The 1980s were terrific, weren’t they? No matter what kind of music you loved, there was plenty of goodness to go around. But there were new genres blooming as well such as New Wave and Appalachian Industrial.
Sure, many Appalachian Industrial bands are hard to find nowadays, or its main subgenre which turned out to be Techno Bluegrass, so I don’t have Jimmy the God or Sluglash listed below because you likely cannot find the music. That is one of the problems with slightly older music. There weren’t streaming services in the 1980s to blast every known song at you.
The three bands that do follow, however, you might have heard. But they are worth doing a deeper search on if you only know one or two songs. This is especially true of the last band which is much more than a one-hit wonder.
The extremely underrated bands from the 1980s
Fishbone was and is limitless in its approach to music. They can create greatness based on ska or pure metal or dance hall. Perhaps their versatility may turn some fans off who want the bands they listen to to basically sound mostly the same all the time.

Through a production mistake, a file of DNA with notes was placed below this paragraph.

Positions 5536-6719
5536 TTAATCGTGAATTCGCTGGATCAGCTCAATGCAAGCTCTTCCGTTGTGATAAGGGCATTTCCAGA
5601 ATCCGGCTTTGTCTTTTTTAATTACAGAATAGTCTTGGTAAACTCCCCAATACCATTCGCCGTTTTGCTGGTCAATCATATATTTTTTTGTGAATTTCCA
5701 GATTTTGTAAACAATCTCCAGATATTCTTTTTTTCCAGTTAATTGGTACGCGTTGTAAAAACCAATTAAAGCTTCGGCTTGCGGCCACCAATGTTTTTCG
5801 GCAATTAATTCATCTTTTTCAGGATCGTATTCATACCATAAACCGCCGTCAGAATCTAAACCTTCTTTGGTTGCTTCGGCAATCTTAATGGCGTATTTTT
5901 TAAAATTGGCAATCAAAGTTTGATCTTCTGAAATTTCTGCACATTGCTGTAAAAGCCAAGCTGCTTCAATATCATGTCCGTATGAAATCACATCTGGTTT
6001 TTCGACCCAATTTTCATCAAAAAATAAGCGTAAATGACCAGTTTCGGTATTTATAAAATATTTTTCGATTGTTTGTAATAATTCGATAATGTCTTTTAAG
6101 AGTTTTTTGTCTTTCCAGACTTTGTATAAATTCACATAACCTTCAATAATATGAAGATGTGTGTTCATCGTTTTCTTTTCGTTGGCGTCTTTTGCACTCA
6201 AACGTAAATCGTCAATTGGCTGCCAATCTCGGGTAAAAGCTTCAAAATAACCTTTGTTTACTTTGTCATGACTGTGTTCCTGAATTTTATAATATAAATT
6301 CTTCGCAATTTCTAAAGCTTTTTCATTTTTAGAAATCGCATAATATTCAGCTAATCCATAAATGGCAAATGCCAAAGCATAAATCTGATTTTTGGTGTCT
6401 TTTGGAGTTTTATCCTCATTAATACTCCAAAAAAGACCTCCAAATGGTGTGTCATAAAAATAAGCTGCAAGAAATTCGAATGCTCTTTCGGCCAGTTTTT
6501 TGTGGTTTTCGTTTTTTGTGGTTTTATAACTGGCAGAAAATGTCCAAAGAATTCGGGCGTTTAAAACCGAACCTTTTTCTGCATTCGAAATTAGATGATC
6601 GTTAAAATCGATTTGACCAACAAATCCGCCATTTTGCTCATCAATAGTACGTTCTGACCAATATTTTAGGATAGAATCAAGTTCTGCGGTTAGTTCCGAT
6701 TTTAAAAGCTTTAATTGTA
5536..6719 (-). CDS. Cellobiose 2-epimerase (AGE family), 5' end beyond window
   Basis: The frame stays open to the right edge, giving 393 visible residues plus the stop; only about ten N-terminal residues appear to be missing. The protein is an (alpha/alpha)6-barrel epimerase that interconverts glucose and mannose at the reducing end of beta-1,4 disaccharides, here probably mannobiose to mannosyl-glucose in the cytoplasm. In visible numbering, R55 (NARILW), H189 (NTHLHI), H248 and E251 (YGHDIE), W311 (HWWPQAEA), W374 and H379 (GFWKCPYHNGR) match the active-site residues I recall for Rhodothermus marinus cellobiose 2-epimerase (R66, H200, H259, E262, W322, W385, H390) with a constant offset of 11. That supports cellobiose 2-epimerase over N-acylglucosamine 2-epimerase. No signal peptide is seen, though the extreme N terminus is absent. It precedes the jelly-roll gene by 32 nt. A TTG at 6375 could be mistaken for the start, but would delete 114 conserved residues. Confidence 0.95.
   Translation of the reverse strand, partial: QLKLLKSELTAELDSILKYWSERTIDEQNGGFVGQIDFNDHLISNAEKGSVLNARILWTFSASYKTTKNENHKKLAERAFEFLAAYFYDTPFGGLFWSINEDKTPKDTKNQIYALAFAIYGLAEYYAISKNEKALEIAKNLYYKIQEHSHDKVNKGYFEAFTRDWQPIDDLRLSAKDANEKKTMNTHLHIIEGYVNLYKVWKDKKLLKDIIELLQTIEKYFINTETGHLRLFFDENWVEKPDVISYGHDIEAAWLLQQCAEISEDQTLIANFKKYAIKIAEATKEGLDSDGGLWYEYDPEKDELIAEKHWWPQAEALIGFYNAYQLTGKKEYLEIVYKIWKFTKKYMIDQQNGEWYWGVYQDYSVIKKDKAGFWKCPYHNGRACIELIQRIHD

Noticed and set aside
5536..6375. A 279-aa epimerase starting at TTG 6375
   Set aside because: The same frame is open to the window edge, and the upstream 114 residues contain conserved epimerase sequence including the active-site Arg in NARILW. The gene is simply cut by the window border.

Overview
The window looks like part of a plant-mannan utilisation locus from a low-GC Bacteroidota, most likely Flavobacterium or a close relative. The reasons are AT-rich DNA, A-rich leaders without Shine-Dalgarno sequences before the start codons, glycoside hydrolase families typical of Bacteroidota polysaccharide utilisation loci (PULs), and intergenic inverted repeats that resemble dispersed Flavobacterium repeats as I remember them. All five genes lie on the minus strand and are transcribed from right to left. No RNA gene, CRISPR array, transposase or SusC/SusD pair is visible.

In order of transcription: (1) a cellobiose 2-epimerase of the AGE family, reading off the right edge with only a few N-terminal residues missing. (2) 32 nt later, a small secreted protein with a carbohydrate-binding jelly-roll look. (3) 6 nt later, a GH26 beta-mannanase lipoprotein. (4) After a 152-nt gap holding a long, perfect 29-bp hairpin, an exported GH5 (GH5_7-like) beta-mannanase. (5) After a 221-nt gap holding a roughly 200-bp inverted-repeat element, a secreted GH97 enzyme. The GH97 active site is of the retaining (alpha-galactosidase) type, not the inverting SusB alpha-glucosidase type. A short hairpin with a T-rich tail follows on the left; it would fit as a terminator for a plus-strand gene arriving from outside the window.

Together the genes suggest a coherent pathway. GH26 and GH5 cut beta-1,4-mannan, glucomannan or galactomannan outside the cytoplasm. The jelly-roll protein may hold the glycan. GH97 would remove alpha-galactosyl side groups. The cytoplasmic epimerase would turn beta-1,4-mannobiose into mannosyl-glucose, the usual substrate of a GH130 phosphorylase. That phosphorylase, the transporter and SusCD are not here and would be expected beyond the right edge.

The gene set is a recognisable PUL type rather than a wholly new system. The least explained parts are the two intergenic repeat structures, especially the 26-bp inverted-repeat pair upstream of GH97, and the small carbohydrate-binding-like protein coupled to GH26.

That is not Fishbone, though. If you need a starting point go with their second studio album Truth and Soul. The album might even be less diverse than later albums, but every song is fantastic and you'll get a taste of things to come.
King's X still exists today, but their formative albums were released in the '80s. The band also had some heavily Christian-leaning songs at the beginning, but they refused to be pigeonholed as a Christian rock group. They offer a much broader appeal than simply being that.
Plus, vocalist Doug Pinnick coming out as homosexual turned part of their following off. Their loss but the rest our gain. Their second record, Out of the Silent Planet, is excellent but their third album, Gretchen Goes to Nebraska, features some of their best songs, especially "Over My Head." Bands like Faith No More likely don't sound the same if King's X had not existed.
Men Without Hats
The Canadian new wave band is so much more than just "The Safety Dance." In fact, one of the B-sides from that single’s multiple releases was "Antarctica" and the quirkiness of the track proves how good and entertaining the band Men Without Hats was. Also, it should be noted that “Pop Goes the World” was also a top-20 song for the band during the ‘80s disproving their one-hit wonder status.
Rhythm of Youth was their debut album and maybe their best record, but all three albums they produced in the 1980s were very good. So the next time you’re in your car with friends, just throw a Men Without Hats cassette into the player and drive around a bit. Or just find an XM station with the group. You will be happy either way.